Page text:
Monday, April 22

MiniArt's New L1500 (1.5t 4x2) Truck - we build and review it

MiniArt has sent us one of their latest L1500 (1.5T 4x2 ) trucks and cargo they have recently released. From the pictures we have seen they do want to take their softskins to the next level and they have been getting some good attention for it. Is this the way forward or is it too much for too small a project? Let’s build one…
Kit no: 35142
Grey styrene (11 sprues) Clear (1) and (2) Photo Etch sheets.

Available from: MiniArt’s Distributors.

The rush of soft skin markets to the modelling market place has seen some improvements in quality and some making time from other manufacturers. The date is 2013 and people are demanding a lot more from their modelling experience as they try to emulate the masters they see and their works at model shows and in the press. Dragon is notably the industry leader in many part/ lots of options/ many outcomes kits and have led the way from what we all seemed to grow up with – the Tamiya white box simple kit – into the 21st century to complex works of art even before they are painted.

There are still those however who want just a simple build – simple and satisfying – so how do you please both while making your models more detailed than your competitors? That is the question.

MiniArt has an answer – their latest set of kits that are built on the Steyr L1500 chassis. They have a staff car, a transport car and now a small truck based on this platform of chassis. This one is the L1500 (1.5t) 4x2 Truck.

Dinky in size this model is dwarfed when held in comparison to even small trucks like the Opel Blitz – it is a handy little workhorse that looks like it could give a good contrast to the larger German tanks everyone seems to love.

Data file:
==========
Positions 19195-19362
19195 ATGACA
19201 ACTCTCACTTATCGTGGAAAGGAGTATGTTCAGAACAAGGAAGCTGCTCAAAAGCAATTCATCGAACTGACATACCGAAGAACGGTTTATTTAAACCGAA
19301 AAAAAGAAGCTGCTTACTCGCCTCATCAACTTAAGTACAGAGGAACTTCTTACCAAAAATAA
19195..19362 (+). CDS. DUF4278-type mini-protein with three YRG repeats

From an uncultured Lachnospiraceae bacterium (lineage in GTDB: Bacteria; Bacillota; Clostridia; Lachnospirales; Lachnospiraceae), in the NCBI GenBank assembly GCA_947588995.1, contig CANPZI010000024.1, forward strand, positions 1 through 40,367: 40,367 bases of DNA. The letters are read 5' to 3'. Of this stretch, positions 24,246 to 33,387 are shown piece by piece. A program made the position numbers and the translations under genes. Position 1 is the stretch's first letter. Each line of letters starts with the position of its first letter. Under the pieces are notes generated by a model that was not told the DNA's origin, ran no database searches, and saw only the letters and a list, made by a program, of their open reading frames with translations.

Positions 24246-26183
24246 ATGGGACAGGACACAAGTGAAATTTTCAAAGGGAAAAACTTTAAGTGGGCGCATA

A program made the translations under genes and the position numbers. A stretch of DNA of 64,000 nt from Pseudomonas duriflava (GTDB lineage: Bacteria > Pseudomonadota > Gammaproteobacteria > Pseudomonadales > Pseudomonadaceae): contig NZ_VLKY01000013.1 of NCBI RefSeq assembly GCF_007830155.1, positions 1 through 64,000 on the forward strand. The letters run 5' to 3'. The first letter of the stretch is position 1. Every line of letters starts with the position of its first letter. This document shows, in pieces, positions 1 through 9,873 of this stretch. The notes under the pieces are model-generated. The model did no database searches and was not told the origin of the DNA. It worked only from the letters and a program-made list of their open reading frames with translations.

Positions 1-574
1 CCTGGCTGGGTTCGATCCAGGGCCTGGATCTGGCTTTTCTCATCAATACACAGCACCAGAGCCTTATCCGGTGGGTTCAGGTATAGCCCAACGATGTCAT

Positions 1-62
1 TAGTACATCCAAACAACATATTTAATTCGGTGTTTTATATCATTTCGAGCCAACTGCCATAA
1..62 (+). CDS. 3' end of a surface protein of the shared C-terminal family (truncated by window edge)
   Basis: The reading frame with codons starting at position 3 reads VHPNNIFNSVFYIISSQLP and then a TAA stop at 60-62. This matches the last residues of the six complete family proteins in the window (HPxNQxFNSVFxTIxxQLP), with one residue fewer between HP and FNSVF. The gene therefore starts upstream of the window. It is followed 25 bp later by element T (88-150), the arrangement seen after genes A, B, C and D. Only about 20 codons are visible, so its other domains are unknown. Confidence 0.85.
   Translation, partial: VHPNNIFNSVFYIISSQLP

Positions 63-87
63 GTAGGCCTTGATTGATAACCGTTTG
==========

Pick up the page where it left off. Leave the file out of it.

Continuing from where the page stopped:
The 1.5t comes in a medium box full of eleven sprues of grey plastic, a clear sprue for the transparencies and two photo-etched brass sheets for the thin – and very small parts too hard to replicate in plastic. The plastic is easy to cut and work but is not flash free especially around the seams of the cab and on the extra sprue which is the stowage in which there is a fair bit of stuff for the back of the truck – that however only needs a clean-up with a knife – no biggie.

The clear windows are thin but not too delicate – I haven’t installed them here as I want to paint this vehicle with them out. No blemishes of fouling or over-thick plastic here.
The decals are enough to cover two cargo trucks – two number plates are included with vehicle markings for one African truck and one German grey style vehicle – though the colours I'm sure could change these are the variations that are given.
Printed by Begemot these look to be in register but the whites are slightly creamy.
The two PE sheets are sometimes the substitute for a plastic part and are sometimes the option. The main areas you will see of these are the radiator grill and the mudguards and the front plate to blank off the front fenders. The other parts could be left off in my opinion. Some parts really are just too delicate on this kit and the build would be a little easier if you left some of them off. Also plastic/fingers and superglue aren’t always the best of friends. Having some of these smaller parts is great if you have the time – but this isn’t a kit to be rushed.
One of the best uses for the PE in this kit is the front radiator grille – the original plastic is totally acceptable, but the PE version with accompanying large Mercedes logo is worth the effort – especially if you want to display yours beaten up like I did.
On to the main sprues – in whole and in detail….

The bodywork
This sprue features the main parts you will see on the truck – the inside cab and seats, a rear tray and main chassis as well as the dashboard.
The dash has to be painted and dry-brushed – a few dial decals would be nice here – but you can source them elsewhere if you are lucky and have a stash.
The seats are a loose leather looking two part affair. It looks like someone has been wearing the hell out of them. If this texture is too much then just sand them down flatter.

The tray fits together very well and has a nice and fine texture on it I like very much – to me the effect is just right – again of you do not like this get out your sanding block!

The doors have inside and outside parts – the windows slip inside these and there are four tiny handles to match – aren’t we missing window winders in this case?

Fenders are thin enough to pass muster and with some effort could be bent out of shape a little if so desired.